The Rosa Maria Library
The library was named after Rosa Maria Masaquiza who was one of the founders of Katitawa School and has donated a lot of books to help get the library started. It is presently located in the community of Manguiwa which is approximately three kilometers from centro Salasaka on the highway to the town of Rosario…and about three kilometers from the Katitawa School. The library was started in 2006 in Central Salasaka and it was also home to our small English school that had no name. In that same location we housed the first volunteers.
The name of our little organization was Sumak Kawsay Yachay which in Kichwa means, “Beautiful, Life, Edudation”. The three words make a beautiful acronym, SKY.  The name in Kichwa describes in English what we are working for and the acronym in English defines the limits. It was not long before we ran out of space in Salasaka Central so in 2008 we moved  everything to Manguiwa where we were offered space at the Manguiwa Cochapamba Community Center. The building was not being used at the time and the directors of the community liked what we were doing at Katitawa School, which was also located in Manguiwa.  The building had two levels. The street leval area was turned into the library and the second floor was where the volunteers lived. We had four dormitory rooms, a kitchen and a bathroom. After a year we were running out of space for the volunteers to live because we needed more room for classes.

In 2009 we moved the volunteers to Pachamama, a hostel that was available just a 10 minute walk down the road. In 2008 we received four computers from a man named Paul, who had been following our progress through this blog since 2007. With these computers we connected to the Internet, giving the community and all of Salasaka access to all the worlds knowledge that help with their homework.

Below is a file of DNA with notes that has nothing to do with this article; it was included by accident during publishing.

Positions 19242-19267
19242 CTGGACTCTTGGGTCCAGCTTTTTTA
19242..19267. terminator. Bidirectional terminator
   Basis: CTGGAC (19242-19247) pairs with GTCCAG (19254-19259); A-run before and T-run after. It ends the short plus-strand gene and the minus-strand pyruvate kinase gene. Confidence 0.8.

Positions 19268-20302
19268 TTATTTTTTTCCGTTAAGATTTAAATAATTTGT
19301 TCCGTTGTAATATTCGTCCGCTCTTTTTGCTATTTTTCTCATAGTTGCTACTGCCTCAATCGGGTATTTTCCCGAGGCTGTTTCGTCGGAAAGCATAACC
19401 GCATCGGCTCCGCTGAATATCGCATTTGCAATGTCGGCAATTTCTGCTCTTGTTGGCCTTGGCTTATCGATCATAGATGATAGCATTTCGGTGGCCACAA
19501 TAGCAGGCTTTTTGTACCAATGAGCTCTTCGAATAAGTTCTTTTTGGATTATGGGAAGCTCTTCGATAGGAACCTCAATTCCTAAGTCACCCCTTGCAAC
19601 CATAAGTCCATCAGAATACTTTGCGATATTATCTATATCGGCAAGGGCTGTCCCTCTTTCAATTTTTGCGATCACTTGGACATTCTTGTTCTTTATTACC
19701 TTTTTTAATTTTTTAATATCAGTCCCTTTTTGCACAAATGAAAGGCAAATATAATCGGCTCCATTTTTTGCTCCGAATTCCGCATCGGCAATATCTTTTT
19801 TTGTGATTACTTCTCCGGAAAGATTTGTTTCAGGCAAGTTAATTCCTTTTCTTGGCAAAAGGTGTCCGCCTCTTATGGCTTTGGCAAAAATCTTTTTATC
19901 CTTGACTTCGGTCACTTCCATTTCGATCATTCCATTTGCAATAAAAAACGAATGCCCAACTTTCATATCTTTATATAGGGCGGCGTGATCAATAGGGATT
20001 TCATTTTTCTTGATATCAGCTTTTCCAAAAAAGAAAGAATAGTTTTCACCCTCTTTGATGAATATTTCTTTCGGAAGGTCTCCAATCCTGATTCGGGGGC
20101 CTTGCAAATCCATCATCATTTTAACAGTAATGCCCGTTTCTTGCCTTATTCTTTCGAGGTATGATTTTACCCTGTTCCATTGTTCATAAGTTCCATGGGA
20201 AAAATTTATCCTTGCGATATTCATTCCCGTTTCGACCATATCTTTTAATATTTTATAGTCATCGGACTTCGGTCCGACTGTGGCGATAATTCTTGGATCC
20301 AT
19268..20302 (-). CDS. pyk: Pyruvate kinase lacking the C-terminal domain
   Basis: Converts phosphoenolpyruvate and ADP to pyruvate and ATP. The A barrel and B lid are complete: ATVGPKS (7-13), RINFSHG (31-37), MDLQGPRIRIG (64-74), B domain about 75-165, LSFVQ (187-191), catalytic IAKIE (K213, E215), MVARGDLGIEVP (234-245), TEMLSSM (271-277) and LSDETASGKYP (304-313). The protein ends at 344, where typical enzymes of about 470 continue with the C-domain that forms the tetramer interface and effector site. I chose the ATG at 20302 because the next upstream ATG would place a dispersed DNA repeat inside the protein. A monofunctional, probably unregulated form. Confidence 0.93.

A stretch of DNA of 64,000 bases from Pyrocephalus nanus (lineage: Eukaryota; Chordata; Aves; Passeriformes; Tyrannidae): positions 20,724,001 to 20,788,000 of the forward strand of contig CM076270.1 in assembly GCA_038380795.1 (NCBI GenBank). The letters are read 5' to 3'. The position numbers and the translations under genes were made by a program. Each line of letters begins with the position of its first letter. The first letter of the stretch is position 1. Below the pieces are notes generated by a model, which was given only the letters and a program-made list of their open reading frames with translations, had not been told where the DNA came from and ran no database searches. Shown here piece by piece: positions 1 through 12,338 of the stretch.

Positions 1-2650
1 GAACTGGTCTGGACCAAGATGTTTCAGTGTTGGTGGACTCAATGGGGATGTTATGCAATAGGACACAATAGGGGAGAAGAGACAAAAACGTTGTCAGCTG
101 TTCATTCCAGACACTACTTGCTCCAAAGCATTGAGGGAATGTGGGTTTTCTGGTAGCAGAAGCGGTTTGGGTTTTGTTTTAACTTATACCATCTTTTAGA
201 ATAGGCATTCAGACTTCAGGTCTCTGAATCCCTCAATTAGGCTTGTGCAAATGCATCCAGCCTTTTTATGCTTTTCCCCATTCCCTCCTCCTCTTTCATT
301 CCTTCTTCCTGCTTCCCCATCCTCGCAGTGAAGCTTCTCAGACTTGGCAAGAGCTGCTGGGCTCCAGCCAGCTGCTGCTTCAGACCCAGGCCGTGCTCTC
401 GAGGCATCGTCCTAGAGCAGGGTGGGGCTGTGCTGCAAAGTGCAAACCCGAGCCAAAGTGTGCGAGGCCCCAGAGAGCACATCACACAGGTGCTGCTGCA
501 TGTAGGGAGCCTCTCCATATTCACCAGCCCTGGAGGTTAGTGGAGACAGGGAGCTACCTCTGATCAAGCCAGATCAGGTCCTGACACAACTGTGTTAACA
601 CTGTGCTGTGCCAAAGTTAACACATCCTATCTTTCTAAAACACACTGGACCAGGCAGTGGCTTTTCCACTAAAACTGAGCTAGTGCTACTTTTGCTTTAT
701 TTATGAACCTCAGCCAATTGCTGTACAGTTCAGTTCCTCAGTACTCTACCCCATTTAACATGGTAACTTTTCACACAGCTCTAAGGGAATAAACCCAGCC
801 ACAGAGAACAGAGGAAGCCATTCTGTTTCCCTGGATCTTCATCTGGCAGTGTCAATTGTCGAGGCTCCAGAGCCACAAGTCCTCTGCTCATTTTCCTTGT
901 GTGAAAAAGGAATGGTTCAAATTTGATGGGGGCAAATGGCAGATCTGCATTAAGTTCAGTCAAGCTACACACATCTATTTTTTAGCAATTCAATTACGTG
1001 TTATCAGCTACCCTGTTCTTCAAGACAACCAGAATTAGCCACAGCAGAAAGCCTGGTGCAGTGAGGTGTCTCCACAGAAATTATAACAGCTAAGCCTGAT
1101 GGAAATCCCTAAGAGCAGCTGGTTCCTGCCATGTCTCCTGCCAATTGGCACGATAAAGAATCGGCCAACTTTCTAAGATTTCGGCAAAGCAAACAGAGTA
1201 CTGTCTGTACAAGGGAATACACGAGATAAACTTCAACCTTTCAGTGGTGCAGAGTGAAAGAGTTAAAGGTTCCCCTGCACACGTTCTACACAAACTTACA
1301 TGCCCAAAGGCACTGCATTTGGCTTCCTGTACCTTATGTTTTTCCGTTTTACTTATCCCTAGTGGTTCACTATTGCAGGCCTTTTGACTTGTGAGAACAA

As the years passed the library complex has become the learning center for the community and is now functioning as the headquarters for all of the projects SKY is doing in Salasaka. We will eventully come up with a name for the complex which continues to grow. In addition to the Rosa Maria Library and Internet services we offer classes in English and other subjects depending on the demand. In 2010 we moved the Vacation School Classes from Katitawa School to the library complex. This has been a huge success. The library is open Monday through Friday, from 8 to 8.

Community Meeting Center
A year ago we demolished the old meeting room and began construction on the new center, which is located in frond and to the left of the library. We finished the first floor a month ago and as I write, we are starting on the second story. When this is finished it will be the new volunteer quarters. This construction is a combined effort between the community and SKY.

The Plant Nursery
In 2012 we rented some property in Salasaka Central and started work on our first project that we feel will help sustain the school. We should be open by the end of May. It will be a place where we will offer plants as well as some local weavings that the Salasakans are famous for. It will be a beautiful place and the closer it is to being finished the more excited everyone is getting.

Why a plant nursery?....You may wonder. When I was a young man, just out of the Navy, an old man gave me some advice,  "If you want to make some money in this world, start a nursery. It's the only business that I know of where, if you don't sell your inventory this week it's worth more the next". So here I am, 60 years later, out to prove the old man right.

Pachamama
 Beautiful Pachamama…This one time hostel sits on a cliff overlooking the community of Wasalata.  It is a beautiful place where the volunteers have been living since 2009. At times some of the volunteers will be asked to do light maintenance work to keep the place in order. It will be hard to leave. but hopefully by Christmas of this year, the volunteers will return to Manguiwa. This move will be sad in many ways but will save us considerable money as we will not be paying rent any longer.